• Sketch your subject matter using the same proportions as the actual hooked piece
  • Take into consideration the size of motifs in the drawing; are they large enough to actually hook?
  • Use a piece of backing that is large enought to accomodate the entire work; you have to include the width of your border and you need room around the edges to attach to your frame for hooking;
  • Draw the outside edges on the grain of the backing for a rectangle or square rug; draw any straight edged motifs on grain as well, using the pattern lines as a guide
  • Use a permanent black marker to draw the pattern; you’d be surprised how pencil lines disappear as you hook on your project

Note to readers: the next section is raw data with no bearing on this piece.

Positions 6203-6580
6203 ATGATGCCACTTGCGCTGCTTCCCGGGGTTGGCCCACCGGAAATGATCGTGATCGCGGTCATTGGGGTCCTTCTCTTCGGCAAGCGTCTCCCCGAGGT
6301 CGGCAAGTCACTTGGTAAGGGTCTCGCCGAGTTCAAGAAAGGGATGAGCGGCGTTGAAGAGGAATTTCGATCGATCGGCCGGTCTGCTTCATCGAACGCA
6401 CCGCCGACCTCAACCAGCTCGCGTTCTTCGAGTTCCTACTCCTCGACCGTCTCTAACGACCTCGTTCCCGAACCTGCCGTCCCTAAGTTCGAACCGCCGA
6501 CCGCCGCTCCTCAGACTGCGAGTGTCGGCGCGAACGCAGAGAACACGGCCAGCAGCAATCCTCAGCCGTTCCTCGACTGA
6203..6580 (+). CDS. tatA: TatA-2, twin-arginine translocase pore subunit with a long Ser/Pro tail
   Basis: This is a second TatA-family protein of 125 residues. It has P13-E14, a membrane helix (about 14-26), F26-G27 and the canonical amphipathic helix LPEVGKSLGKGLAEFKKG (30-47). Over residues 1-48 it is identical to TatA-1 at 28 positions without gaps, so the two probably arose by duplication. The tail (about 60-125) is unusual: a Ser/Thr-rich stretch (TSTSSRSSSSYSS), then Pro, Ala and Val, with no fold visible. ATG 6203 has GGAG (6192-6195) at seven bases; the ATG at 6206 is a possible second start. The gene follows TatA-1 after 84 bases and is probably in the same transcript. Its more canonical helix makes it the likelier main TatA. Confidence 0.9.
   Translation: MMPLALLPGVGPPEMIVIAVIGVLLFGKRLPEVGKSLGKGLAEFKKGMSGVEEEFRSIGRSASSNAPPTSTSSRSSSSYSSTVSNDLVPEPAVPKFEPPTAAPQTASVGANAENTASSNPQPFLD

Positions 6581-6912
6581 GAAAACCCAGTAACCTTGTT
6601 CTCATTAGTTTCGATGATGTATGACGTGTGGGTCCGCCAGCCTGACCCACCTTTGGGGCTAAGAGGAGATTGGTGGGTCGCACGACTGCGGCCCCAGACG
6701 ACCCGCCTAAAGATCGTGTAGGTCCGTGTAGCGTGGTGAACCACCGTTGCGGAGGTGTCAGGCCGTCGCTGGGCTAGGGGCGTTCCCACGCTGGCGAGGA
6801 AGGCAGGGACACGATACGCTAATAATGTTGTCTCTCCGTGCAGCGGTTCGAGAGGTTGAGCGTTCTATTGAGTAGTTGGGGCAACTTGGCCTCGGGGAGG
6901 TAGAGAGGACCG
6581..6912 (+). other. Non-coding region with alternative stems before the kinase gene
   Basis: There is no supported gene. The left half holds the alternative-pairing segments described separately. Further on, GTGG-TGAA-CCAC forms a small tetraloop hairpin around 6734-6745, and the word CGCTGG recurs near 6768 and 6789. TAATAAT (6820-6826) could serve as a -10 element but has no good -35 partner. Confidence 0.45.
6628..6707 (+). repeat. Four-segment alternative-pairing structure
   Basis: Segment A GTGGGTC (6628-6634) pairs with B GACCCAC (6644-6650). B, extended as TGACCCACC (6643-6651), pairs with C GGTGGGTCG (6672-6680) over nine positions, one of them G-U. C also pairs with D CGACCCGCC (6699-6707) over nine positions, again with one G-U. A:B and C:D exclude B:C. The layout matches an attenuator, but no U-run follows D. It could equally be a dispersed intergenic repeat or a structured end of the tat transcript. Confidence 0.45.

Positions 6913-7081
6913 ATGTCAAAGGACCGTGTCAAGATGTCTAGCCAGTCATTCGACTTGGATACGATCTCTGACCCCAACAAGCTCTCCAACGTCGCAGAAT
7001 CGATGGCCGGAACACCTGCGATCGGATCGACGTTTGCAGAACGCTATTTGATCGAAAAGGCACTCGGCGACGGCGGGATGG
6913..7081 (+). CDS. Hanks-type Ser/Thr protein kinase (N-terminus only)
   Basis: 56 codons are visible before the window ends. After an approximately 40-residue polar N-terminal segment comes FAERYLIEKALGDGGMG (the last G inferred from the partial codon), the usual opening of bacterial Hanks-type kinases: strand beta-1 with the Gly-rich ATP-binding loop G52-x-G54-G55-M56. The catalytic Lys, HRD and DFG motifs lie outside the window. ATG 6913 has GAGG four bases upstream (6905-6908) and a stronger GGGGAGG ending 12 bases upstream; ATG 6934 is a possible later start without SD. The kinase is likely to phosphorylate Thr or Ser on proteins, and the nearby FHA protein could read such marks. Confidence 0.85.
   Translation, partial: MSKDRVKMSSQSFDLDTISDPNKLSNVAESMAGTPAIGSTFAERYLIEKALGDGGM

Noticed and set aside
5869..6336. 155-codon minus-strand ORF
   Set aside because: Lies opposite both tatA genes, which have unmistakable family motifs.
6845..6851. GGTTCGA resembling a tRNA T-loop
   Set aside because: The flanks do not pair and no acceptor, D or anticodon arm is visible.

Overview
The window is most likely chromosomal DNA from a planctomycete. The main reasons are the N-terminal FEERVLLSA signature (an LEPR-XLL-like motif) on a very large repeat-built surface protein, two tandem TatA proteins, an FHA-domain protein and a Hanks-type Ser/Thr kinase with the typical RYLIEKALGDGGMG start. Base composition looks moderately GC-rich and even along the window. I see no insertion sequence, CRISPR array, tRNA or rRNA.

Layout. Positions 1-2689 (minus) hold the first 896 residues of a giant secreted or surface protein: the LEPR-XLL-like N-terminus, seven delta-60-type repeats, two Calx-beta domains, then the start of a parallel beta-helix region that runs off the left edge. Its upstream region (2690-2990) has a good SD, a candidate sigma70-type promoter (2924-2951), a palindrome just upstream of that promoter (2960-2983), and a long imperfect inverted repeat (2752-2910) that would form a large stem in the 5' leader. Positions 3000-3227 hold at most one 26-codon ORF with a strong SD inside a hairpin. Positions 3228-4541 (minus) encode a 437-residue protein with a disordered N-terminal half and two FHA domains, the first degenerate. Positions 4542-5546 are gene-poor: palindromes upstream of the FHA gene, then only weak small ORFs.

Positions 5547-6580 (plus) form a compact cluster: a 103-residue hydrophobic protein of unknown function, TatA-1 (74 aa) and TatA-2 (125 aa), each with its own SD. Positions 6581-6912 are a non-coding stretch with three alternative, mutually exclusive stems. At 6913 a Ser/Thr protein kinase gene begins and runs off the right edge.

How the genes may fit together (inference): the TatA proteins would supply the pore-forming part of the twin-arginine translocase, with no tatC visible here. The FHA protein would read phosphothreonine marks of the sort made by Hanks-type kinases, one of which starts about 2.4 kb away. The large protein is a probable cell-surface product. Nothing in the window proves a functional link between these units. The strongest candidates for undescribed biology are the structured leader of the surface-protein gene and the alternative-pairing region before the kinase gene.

•  Keep a notebook of your original inspirations, ideas, sketches and dates along with the progress of the work so you can prove ownership and, therefore, copyright of your work.

    Display at Keleidoscope Festival, 2014

    A Display of Pastimes PEI Hooked Items

For us here at Pastimes PEI the most exciting aspect of rug hooking is seeing a new pattern hooked for the first time; we hook all our patterns ourselves before we sell a pattern, just to make sure it is suitable to hook at any skill level.  But when people start showing us their versions, it is simply a thrill. You can see what I mean by the following two examples hooked from our pattern, Evergreen. I have just listed the pattern on our Etsy shop: https://www.etsy.com/shop/pastimespei.

kim Allen Mission BC Evergreen

Hooked by Kim Allen of British Columbia – reminds her of Emily Carr and cedars on West coast

pattern pics 003